Lucy Rose is set to release her third record Something’s ChangingJuly 7 in North America via Arts & Crafts. The album is accompanied by a fly-on-the-wall short film documenting her debut tour in Latin America last year, a trip that was independently organized by Rose with the help of her fans. The tour was the inspiration for the record and the film serves as an intimate account of this process. Rose kicks off the North American leg of her tour in New York at Le Poisson Rouge on October 5. Please see a list of tour dates below.
In celebration of the new release, the video for the single “No Good At All” is now available- VIEW HERE. Of the video, Rose says “‘No Good At All’ is the oldest song on the album and was written just before I went on my first trip to Latin America. When I wrote it, I was kind of feeling that maybe I wasn’t good enough for music and was re-thinking everything. But it’s also got an element of love to it, finding the one to start a new life with, who one day you could settle down and have a family with. There’s a fair amount of self-doubt in this song, but positivity for the future, too.”
Rose embarked on the making of Something’s Changing following her tour for her second, critically acclaimed album Work It Out. Over time, she noticed a steady stream of tweets reaching her from Latin America, and the unlikely statistic that geographically her music was most popular on Spotify in Mexico City. It gave birth to the seed of an idea that became a real labor of love over the next six months. Lucy offered her fans in Latin America a deal: “If you book me a gig, I’ll come and stay.”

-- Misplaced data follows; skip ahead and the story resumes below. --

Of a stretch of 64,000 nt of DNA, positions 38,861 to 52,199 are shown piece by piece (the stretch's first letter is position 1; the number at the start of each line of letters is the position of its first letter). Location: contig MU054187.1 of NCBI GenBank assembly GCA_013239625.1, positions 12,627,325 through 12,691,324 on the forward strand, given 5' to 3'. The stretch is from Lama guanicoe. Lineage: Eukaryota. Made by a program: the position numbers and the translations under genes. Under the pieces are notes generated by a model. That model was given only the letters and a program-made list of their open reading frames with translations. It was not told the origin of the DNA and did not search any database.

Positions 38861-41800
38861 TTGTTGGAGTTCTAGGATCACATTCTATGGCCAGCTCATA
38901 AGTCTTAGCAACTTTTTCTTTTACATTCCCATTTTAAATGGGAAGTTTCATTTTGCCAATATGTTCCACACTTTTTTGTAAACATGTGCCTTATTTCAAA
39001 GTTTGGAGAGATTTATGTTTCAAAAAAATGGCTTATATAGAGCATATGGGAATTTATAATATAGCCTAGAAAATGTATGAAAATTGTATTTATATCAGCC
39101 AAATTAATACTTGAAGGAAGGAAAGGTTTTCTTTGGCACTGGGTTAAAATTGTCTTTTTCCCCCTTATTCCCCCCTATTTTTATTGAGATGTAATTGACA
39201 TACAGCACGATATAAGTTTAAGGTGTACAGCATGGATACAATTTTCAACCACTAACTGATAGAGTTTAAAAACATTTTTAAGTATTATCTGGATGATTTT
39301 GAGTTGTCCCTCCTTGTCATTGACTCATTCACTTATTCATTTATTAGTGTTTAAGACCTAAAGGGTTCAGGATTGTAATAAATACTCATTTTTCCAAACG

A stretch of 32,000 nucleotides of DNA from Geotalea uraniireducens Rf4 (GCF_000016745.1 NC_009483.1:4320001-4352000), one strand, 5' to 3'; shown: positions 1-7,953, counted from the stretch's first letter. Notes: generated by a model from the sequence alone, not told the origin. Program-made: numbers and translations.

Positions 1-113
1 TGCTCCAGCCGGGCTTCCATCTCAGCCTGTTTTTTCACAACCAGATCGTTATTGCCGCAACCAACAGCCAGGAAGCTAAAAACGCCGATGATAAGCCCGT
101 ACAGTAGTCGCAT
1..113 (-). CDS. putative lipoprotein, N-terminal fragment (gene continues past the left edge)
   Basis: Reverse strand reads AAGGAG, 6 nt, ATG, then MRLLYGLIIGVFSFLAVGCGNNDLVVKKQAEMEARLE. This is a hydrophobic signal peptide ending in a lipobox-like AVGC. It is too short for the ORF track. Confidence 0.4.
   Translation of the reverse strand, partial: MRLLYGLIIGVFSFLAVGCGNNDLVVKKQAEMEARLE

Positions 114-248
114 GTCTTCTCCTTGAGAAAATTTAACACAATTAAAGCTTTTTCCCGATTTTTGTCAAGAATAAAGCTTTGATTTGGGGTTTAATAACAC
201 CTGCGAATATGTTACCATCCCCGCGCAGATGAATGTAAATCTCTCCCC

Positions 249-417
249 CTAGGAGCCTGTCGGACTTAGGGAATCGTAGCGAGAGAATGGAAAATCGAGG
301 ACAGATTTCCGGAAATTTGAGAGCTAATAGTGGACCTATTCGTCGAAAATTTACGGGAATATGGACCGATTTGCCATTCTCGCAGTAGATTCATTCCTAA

For two months Lucy, with her guitar, a camera and her backpack, toured Ecuador, Peru, Chile, Argentina, Paraguay, Uruguay, Brazil and Mexico, playing free shows, staying with fans and “falling back in love with making music.” The documentary of her experience there was inspired by “the kindness and faith in music of those she met includes fans blocking the street outside a gig above a launderette, trying to sleep on endless inter-city bus rides and living with families in out-of-the-way towns;” Rose’s husband Will Morris filmed as much as the experience as possible along the way.
Rose says “The documentary is a big part of this record. I think it explains why that trip was important and why it lead to me making the album that I’ve made. The trip gave me confidence to do things like record in just one take and the songs came more easily.”
With the insight gained during her travels, Lucy set out to make the third album on her own. Through friends she began a collaboration with Brighton producer Tim Bidwell, and in his home studio found the ideal place to explore songs for a new album. Every week Lucy would take the train to Brighton and created the new album in a mere 17 days.
Major contributions came from by Bidwell, in-house bassist Ben Daniels and drummer Chris Boot as well as guest appearances by Daughter’s Elena Tonra, Bear’s Den’s Marcus Hamblett and Matthew and The Atlas’ Emma Gatrill. On two tracks vocal harmonies are provided by The Staves (‘Floral Dresses’ and ‘Is This Called Home’).
“The songs just came more naturally after that trip, from feeling good and from learning so much about myself. I feel more comfortable in my own skin that I’ve ever felt in my life. So there is a lot of searching as well as a lot of discovery on this record.”
On select dates this year she’ll tour alongside the documentary, returning to Latin America first and then India, Europe and Asia along with North America.